STATEMENT: Michael Bloomberg Named as UN Special Envoy for Cities and Climate Change
WASHINGTON—Michael R. Bloomberg was appointed today to serve as Special Envoy for Cities and Climate Change to the United Nations. In this role, Bloomberg will support United Nations Secretary-General Ban Ki-moon to mobilize action among cities to combat climate change. As a Special Envoy, Bloomberg will consult with other mayors in order to raise a level of political commitment and concrete action. He will also help bring solutions to the 2014 Climate Summit that will be held in New York, September 2014.
Following is a statement from Dr. Andrew Steer, President and CEO, World Resources Institute:
“Secretary General Ban Ki-moon has made an inspired choice in appointing Michael Bloomberg to this vital position. Cities are on the front line of addressing climate challenges worldwide. Without progress in cities, there will be no solution to climate change.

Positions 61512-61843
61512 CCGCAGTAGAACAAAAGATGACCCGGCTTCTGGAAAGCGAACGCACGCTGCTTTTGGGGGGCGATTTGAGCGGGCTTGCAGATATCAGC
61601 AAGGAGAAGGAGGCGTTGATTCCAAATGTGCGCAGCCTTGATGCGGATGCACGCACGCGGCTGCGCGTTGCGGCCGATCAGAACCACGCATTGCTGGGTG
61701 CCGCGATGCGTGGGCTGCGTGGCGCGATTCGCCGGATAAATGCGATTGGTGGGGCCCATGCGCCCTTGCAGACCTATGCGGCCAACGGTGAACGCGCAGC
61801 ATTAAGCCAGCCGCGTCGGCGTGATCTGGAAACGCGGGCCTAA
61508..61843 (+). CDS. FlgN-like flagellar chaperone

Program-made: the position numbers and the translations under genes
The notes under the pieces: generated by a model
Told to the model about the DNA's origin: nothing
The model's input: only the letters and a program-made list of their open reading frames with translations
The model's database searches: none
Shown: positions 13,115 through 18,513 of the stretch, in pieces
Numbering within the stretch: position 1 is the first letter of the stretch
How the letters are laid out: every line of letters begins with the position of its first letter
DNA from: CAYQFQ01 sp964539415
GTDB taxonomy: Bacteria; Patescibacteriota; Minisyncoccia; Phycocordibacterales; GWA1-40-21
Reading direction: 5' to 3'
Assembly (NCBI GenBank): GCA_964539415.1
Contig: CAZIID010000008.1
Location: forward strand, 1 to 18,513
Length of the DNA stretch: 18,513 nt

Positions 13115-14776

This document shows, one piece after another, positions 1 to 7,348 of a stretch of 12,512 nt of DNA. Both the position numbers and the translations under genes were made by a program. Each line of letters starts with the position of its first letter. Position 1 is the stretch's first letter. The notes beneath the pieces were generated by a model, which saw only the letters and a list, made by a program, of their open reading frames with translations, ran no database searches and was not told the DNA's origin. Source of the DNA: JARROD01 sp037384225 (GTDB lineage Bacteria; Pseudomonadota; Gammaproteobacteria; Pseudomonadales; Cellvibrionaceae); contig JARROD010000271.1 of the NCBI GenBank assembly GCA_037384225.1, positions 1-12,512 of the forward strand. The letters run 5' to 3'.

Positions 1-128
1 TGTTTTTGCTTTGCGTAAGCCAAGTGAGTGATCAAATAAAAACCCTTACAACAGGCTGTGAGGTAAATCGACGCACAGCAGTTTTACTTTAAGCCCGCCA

“Mr. Bloomberg has built an amazing track record as a business leader, public official, and philanthropist. As mayor of New York, Mr. Bloomberg led one of the most remarkable urban transformations in recent history—opening more green space and slashing carbon pollution. Through the C40 initiative, Mr. Bloomberg has inspired many other city officials to take bold action on climate.
“2014 is a critical year to build momentum on climate change. Mr. Bloomberg can use his leadership and vision to encourage other global leaders to increase their sense of urgency and ambition in responding to the global climate challenge.”
EMBARQ, WRI’s center for sustainable transport, has been working with Bloomberg Philanthropies to advance solutions for global cities and transport since 2009. EMBARQ is a member of the Global Road Safety Partnership, established by Bloomberg Philanthropies, to reduce traffic accidents, one of the leading causes of death in cities in middle and developing countries. Bloomberg Philanthropies’ support of EMBARQ is helping to develop sustainable transport solutions that will save lives, reduce emissions, and inspire additional action around the world.
This article was originally posted on wri.org.